Part Three - Questions
The Fathers - In Heaven
"We did it!"
The three sat at a small boulevard table, its white marble top held up by spiraling wire legs. The chairs, with small round seats and smaller, round backs, were also supported by wire legs.
They raised their glasses high, looked each other in the eye, triumphantly, then clinked the glasses together over the table. Small drops of wine fell to the marble and beaded on its surface.
The three looked surprisingly dissimilar. Yahweh in his white robe, sandalled feet and full, white beard cascading like water down onto his chest. Adam, barefooted, with a loincloth, frizzled, graying hair, a blacker, wilder beard and sun-darkened skin. Nicholas in his breeches, knee stockings, embroidered waistcoat, linen shirt, collar-less coat, buckled shoes and clean shaven.
Each took a sip, then another, then all three glasses were placed on the table. The three looked at each other, then away, across the white cloudiness of Heaven.
Yahweh broke the silence first.
"If we've won, how come I'm not happier?"
Adam and Nicholas looked at him, peeved for bringing up the sensitive subject, then they looked at each other.
"Nice day, eh Adam?"
"Why, yes, Nicholas, very nice indeed. Of course, they're always nice up here. Every day's a holiday."
"And nice down there, too, I suppose?" asked Nicholas, looking at Yahweh.
"They are reaping what they’ve sown." he replied testily.
Adam began tapping the marble with an index finger.
"Must you?" asked Nicholas.
Adam stopped, looked at him petulantly, then stared away again.
Yahweh began tapping a foot.
"Please!" cried Adam and Nicholas together.
"Sorry," replied Yahweh sheepishly. "I forgot."
Each looked away again. A long pause.
"Nice day," said Nicholas.
Disgruntled, Yahweh and Adam both glared at him.
"All right, all right," replied Nicholas. "Let's admit it. We're in the doghouse even it it's a heavenly one. Everything went according to plan. So what went wrong? Why is no one speaking to us?"
"More to the point," said Adam, "Why are our wives not speaking to us?"
"Women," spat Yahweh.
"Well, you made them!" said Nicholas.
"That doesn't mean I understand them," replied Yahweh. "Besides," he added in a lower tone of voice, "I never wanted to say this, but no one made Gaia. She was just there."
"You never told us that," said Adam.
"I just said it," snapped Yahweh. "She was already there. So what are you going to do? You can't ignore her. She came with the territory. And now she blames me for mucking everything up. I told her I went right by the Book which, I reminded her, I wrote. She just looked at me in disgust."
"Tell me about it," said Nicholas. "Erdmuth cursed me on her death- bed. Our son was already dead. Still, Benigna had children so there were others to follow after us. But I can't forget Christian and I can't forget Erdmuth. She said I killed them both. Well, I lived with them and I watched them die. And part of me went with them."
"Let me tell you my story," said Adam. "Eve acts like I'm a lump of clay, and a dumb lump at that. 'They're your kids,' she says. 'We all came from you.' Don't blame me, I reply. Talk to the big boy."
Nicholas and Adam both stare at Yahweh.
"Another drink?" he asked quickly, raising his glass. Under their withering stares the glass slowly descended, hitting the table with a clink.
"All right, all right," he said. "Something went wrong. I admit it. Something is wrong. But what can be done about it? How could we snatch defeat from the jaws of triumph?"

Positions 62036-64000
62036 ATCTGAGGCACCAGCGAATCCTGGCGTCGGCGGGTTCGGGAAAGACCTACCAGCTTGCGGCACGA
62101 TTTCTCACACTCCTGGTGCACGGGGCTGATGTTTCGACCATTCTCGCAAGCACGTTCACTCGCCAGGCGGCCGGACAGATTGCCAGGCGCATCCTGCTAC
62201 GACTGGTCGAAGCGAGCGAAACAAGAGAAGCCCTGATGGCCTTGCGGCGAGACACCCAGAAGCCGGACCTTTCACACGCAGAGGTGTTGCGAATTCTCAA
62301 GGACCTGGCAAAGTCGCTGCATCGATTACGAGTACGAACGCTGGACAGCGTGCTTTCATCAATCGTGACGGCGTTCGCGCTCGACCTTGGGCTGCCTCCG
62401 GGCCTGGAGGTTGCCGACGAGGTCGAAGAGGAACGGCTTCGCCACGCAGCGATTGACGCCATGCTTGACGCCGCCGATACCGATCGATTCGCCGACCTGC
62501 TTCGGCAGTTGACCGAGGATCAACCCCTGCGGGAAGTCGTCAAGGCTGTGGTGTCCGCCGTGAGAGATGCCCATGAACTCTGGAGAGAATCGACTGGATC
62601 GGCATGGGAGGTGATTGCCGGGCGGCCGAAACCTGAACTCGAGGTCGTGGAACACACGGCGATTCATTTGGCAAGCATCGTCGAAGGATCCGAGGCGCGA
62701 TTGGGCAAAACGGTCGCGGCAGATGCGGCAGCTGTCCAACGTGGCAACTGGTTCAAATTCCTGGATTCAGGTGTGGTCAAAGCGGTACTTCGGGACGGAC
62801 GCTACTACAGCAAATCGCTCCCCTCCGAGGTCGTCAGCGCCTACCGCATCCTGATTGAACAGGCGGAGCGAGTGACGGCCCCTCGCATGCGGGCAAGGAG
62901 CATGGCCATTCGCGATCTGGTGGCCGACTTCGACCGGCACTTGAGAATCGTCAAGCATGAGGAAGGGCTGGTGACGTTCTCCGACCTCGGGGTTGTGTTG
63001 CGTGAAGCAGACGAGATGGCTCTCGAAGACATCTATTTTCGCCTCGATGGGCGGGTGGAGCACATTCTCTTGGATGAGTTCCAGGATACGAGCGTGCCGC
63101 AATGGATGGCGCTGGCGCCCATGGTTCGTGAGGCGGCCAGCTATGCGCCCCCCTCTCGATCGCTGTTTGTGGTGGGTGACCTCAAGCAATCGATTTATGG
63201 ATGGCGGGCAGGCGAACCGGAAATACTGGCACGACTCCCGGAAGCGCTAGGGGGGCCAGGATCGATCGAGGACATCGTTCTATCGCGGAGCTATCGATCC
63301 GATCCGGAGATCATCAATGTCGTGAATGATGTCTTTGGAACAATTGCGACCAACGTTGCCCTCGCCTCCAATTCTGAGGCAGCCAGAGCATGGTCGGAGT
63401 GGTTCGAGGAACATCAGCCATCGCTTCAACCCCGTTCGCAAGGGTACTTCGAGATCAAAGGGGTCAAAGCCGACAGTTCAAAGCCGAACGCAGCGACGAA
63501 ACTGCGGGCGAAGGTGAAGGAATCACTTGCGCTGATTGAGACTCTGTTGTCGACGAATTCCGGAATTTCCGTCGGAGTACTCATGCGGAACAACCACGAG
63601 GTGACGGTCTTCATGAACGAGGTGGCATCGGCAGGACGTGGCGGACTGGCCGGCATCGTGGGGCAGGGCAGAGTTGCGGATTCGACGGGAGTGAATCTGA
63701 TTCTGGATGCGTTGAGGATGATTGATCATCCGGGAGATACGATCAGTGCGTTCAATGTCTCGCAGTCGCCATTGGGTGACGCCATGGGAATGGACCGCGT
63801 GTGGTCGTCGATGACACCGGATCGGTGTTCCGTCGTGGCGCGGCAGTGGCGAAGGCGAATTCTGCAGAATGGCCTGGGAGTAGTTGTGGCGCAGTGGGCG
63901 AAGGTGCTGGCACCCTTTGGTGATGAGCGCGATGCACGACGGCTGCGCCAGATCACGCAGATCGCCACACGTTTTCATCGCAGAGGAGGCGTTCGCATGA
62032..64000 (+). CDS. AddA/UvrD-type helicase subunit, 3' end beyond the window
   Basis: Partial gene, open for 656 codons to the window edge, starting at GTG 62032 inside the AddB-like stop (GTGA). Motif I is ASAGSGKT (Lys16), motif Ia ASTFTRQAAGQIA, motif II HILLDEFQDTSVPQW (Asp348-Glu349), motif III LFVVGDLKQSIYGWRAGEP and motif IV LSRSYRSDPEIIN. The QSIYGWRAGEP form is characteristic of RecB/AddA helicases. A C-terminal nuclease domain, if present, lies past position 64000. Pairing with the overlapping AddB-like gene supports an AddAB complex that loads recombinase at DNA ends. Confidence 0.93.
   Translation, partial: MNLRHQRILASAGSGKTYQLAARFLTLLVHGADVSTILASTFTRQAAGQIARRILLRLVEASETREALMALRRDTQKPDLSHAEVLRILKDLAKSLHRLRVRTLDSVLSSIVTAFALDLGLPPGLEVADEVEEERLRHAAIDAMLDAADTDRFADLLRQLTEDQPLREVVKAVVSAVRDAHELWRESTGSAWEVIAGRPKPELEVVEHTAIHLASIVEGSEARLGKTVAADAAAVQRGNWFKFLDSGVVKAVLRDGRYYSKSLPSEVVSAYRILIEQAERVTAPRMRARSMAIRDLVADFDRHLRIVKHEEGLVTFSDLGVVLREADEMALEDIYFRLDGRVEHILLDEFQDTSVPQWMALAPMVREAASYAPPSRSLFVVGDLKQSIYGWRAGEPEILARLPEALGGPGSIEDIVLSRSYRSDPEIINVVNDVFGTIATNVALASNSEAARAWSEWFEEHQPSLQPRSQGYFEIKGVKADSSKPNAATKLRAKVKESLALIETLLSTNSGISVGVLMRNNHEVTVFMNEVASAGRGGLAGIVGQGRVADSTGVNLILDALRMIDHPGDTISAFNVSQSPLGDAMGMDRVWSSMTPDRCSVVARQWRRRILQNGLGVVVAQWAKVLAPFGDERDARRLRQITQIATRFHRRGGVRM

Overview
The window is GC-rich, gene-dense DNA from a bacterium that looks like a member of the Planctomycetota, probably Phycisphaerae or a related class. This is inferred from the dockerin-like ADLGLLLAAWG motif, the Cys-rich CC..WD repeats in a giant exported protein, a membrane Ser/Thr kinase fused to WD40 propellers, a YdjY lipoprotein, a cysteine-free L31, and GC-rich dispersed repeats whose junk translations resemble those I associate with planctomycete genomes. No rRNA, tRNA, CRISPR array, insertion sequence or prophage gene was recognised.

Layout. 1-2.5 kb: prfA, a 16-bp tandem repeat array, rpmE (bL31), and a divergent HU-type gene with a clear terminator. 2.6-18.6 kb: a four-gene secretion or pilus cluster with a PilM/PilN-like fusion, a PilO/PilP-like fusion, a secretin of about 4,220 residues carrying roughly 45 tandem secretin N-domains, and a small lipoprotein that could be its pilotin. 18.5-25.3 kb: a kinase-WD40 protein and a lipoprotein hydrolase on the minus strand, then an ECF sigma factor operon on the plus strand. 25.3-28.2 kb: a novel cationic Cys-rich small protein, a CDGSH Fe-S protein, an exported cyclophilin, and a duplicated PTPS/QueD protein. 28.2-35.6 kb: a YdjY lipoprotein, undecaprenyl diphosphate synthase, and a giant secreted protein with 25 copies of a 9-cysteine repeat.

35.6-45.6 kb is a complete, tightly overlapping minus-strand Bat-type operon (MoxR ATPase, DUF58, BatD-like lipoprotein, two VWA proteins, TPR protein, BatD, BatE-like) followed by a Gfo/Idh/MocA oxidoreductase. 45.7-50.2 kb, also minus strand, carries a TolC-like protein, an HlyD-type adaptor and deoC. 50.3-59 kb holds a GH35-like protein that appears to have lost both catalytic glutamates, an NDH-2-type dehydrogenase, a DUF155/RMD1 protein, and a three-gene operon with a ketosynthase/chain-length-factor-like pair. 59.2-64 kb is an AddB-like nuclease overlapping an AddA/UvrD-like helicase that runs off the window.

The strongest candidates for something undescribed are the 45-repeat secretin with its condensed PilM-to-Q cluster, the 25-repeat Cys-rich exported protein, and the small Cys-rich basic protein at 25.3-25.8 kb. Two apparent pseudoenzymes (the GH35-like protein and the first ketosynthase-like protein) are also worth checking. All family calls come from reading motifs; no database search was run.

"Who knows?" asked Nicholas and Adam together.
"On the other hand," admitted Yahweh, "Gaia thinks I don't feel for Satan, that I don't love him, that I punished him coldly, cruelly, without remorse, without love or care."
The other two looked at him.
"How could I tell her," he said, "How could I tell her that, even now, even here, I hear his screams, his cries, and how they tear me apart? Gentlemen, I cannot rest, yet I acted correctly, properly . . ."
"Here, here!" agreed Adam and Nicholas.
"But his punishment is a wound that just won't heal. I loved him . . . I love him . . . so much. I gave him every opportunity. I wanted him to follow me, to take over from me, to lead with Jesus.”
"Here, here!" agreed Adam and Nicholas.
"But nothing I said or did made any difference. 'I want it all and I want it now!' That was his response. 'Not yet and not all,' I replied. 'You must prove yourself. Act responsibly.' 'No!' he shouted. 'I'll destroy you first!'
"And what could I do?" asked Yahweh. "Could I let him destroy all we'd created? No, I told myself, that is not right. So I punished him. He didn't learn so I punished him again. And it just went on and on as though it'd never end. Whatever I offered, he rejected and wanted more. He was not like Jesus, complacent, accepting. He always questioned me, like an adversary, testing me, his father!
"No, I'd had enough. It could not be allowed to continue. The very foundations were cracking. I gave him a final choice. There would not be another. And once again he flew into battle, to destroy the Holy City. I could not allow that to happen. So he is where he is. But I am also there with him, in that burning lake I created, and we burn together. And I have no answer for why it happened or for what could have been and isn't. Everything was done the way it had to be done and yet, here we are. Half of me in pain, half of me at peace. Gentlemen," he said, "Tell me what to do."
The three of them looked at each other.
"Kids," said Adam, and their lips smiled but not their eyes.
The Mothers - By the World Tree
The great oak towered into the night sky, its branches blocking out the stars in a vast circle overhead, leaving a fringe of speckled light like the lacy border of a skirt. The tree's gnarled roots were only half buried into the soil, rising up like the humped ridges of a snake. The roots drank from a nearby stream, a small river actually, that eventually worked its way across the plain to the Garden.
The three mothers, Gaia, Eve and Erdmuth, sat at the base of the tree, each looking across the plain in different directions.
"Isn't it pointless, when you come right down to it?" asked Gaia.
Eve and Erdmuth said nothing.
"This act of creation, of giving birth to something that never existed before? Of creating something from nothing, or from so little you wonder how it could ever become something meaningful at all?